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Copyright (c) 1994 Fordham Law Review
Fordham Law Review

PANEL DISCUSSION: MEN, WOMEN AND RAPE *



* This panel discussion, held March 29, 1994, at Fordham Law School, was co-sponsored by the Fordham Law Review and Fordham Law School.

October, 1994

63 Fordham L. Rev. 125

Author

Panelists: DONALD DRIPPS, ** Professor of Law, University of Illinois College of Law; LINDA FAIRSTEIN, *** Chief, Sex Crimes Prosecution Unit and Deputy Chief, N.Y. County District Attorney's Office; ROBIN WEST, **** Professor of Law, Georgetown University

Moderator: DEBORAH W. DENNO, ***** Associate Professor of Law, Fordham University

Excerpt

INTRODUCTION

Why Rape is Different 1

Deborah W. Denno

"Short of homicide, [rape] is the 'ultimate violation of self.'" 2 Yet, comprehending the stigma and controversy of rape in this country requires an understanding of why rape differs from other crimes on so many dimensions. This introduction to Fordham Law School's panel, Men, Women and Rape, summarizes briefly some of the unique historical, sociological, and psychological aspects of rape as a backdrop for discussions of its legal elements.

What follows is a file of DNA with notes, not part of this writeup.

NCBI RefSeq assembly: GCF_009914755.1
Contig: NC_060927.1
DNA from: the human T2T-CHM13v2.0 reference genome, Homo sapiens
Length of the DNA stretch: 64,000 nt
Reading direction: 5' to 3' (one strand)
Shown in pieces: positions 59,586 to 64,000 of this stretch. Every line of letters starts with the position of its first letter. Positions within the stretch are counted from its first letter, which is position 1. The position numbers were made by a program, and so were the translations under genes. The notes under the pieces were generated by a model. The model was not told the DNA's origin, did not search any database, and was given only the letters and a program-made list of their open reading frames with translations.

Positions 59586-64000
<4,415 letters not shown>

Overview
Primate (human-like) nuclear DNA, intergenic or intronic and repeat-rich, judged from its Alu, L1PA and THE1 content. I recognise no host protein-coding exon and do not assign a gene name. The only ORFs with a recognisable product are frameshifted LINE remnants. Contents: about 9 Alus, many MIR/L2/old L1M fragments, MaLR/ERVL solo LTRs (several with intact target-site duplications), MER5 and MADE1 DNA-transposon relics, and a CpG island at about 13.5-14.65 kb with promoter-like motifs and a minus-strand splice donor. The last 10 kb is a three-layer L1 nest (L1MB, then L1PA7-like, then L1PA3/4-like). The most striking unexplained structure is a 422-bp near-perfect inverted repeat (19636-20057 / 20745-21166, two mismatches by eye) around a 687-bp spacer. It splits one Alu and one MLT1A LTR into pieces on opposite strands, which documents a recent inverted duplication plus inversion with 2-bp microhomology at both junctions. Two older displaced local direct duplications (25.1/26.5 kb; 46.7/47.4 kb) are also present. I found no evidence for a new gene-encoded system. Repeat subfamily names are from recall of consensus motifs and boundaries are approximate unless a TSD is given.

Much of the information about rape in this introduction was derived from Rape in America: A Report to the Nation ("Rape in America"), 3 a recent analysis of empirical data collected on the forcible rape of a sample of women in this country. 4 Rape in America was based on the results of two nationwide studies: 5 (1) The National Women's Study, a three-year longitudinal survey of a national probability sample of 4,008 adult American women age 18 and over; 6 and (2) The State of Services for Victims of Rape ("The State of Services Study"), a survey conducted with respondents from a national probability sample of 370 agencies that provide crisis counseling to rape victims. 7 Although there are methodological weaknesses with these studies, 8 they provide the most recent and comprehensive account of women's experiences with, and attitudes towards, forcible rape.

Stereotyping and Stigma

Rape is different because it overwhelmingly involves male perpetrators and female victims. 9 A focus on this male-female pattern should ...
 
 
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